“The HPD sent a representative to my place to apologize to me and they told me they were investigating the incident and that the inspector has been suspended,” he added. “What I hope is they would investigate not only this incident but also a culture of behavior at the HPD in particular and of the city in general, and then take practical actions — for example, refreshing training for office employees.”

On March 25, the New York Police Department (NYPD) launched a plainclothes push to contain the surge in anti-Asian incidents.

The department is sending undercover officers to the city’s Chinatowns and other areas with significant Asian populations to try to prevent and disrupt attacks, Police Commissioner Dermot Shea said at a news conference, according to The Associated Press.

Chief of Department Rodney Harrison described the complement, all of whom are of Asian descent, as a “robust team.” Shea also announced at the press conference that Inspector Tommy Ng will head the department’s Asian Hate Crime Task Force, replacing the retiring Deputy Inspector Stewart Loo.

The NYPD has tallied 26 anti-Asian incidents this year, including 12 assaults, compared with eight stemming from misplaced blame for the coronavirus pandemic at the same time last year, according to Deputy Inspector Jessica Corey, commanding officer of the department’s Hate Crimes Task Force.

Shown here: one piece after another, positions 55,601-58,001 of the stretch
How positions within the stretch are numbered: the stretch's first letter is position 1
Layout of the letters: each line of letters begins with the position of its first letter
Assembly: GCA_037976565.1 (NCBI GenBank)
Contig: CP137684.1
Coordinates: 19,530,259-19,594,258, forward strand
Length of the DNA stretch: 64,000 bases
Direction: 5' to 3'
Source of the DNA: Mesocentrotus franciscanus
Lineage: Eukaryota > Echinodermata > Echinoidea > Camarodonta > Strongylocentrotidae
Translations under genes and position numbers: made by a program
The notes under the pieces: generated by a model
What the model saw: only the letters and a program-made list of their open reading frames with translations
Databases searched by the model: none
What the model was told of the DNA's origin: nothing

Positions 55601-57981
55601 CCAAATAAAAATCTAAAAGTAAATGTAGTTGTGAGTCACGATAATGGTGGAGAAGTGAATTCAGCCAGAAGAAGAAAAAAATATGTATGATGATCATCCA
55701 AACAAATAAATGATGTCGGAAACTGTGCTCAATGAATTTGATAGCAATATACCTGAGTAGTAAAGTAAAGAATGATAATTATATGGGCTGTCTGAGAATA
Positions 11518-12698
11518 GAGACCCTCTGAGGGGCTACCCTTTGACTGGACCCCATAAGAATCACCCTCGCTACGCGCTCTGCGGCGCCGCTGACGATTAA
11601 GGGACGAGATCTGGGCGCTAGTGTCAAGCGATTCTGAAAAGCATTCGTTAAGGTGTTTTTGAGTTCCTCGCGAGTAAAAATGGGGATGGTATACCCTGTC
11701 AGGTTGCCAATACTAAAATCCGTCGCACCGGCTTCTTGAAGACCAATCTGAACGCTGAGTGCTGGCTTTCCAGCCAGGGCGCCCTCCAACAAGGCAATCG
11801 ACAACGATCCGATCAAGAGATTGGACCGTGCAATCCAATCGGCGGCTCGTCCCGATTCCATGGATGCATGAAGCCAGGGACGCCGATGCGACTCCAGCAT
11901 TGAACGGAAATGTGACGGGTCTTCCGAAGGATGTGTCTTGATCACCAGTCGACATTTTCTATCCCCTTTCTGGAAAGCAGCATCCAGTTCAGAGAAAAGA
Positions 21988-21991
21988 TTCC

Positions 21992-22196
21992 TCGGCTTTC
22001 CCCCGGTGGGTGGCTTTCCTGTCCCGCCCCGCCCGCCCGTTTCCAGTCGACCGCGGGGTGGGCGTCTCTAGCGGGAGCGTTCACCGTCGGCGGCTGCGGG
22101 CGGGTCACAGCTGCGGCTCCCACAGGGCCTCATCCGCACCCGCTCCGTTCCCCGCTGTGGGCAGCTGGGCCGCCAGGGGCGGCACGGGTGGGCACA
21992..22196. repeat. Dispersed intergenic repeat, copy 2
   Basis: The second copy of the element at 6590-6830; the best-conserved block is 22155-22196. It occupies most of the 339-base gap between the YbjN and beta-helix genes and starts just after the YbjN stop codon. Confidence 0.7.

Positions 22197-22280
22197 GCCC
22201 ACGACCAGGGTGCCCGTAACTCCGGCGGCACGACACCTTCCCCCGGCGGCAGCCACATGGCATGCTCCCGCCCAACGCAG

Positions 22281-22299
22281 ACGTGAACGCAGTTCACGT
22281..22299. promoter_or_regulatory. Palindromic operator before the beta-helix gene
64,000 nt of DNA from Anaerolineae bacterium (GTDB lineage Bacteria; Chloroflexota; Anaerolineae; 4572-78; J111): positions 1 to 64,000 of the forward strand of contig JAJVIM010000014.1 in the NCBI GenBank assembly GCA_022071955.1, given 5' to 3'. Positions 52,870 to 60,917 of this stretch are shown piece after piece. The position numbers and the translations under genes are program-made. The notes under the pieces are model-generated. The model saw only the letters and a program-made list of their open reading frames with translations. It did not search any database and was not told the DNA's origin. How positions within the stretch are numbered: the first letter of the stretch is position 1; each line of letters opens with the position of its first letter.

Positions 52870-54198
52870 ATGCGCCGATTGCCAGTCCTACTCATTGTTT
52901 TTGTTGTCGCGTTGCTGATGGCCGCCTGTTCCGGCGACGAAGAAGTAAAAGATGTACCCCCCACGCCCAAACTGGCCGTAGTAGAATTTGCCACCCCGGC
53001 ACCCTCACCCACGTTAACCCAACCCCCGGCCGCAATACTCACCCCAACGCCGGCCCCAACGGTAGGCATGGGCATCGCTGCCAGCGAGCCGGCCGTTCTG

That tally was made before the Times Square attack, which New York City Mayor Bill de Blasio called “absolutely disgusting and outrageous.” He urged New Yorkers to intervene when they see assaults, according to The New York Times.

The NYPD tweeted video footage of the attack and asked for help in finding the attacker.

On Wednesday, police arrested and charged Brandon Elliot, 38, with felony assault as a hate crime. Elliot, who was released from prison in 2019, was on lifetime parole after the stabbing death of his mother in 2002, according to police.

The NYPD identified the victim of the Times Square attack as Vilma Kari, a 65-year-old woman who had immigrated to the United States from the Philippines.

Tara Thu Nguyen, a Queens resident in her 50s, told VOA the recent attacks on Asians across the U.S. have made her very cautious.

New York accounted for the largest surge from three hate crimes targeting Asians in 2019 to 28 in 2020, an 833% increase, according to a study by the Center for the Study of Hate and Extremism at California State University-San Bernardino. While hate crimes decreased overall by 7% last year, those targeting Asian people rose by nearly 150%.

“If I absolutely need to get out for essential things, I’ll be more cautious but won’t get scared or nervous,” she said.

Her children had voiced their concern about recent anti-Asian attacks, she said, and urged her not to stay out for too long or too late, offering their company or ride-share services.

Older people should have a companion when they go out, said Nguyen.

“I think the most important thing is know what we need to do, [what] precautionary measures we can take, then we should be fine.”

This story originated in VOA's Vietnamese Service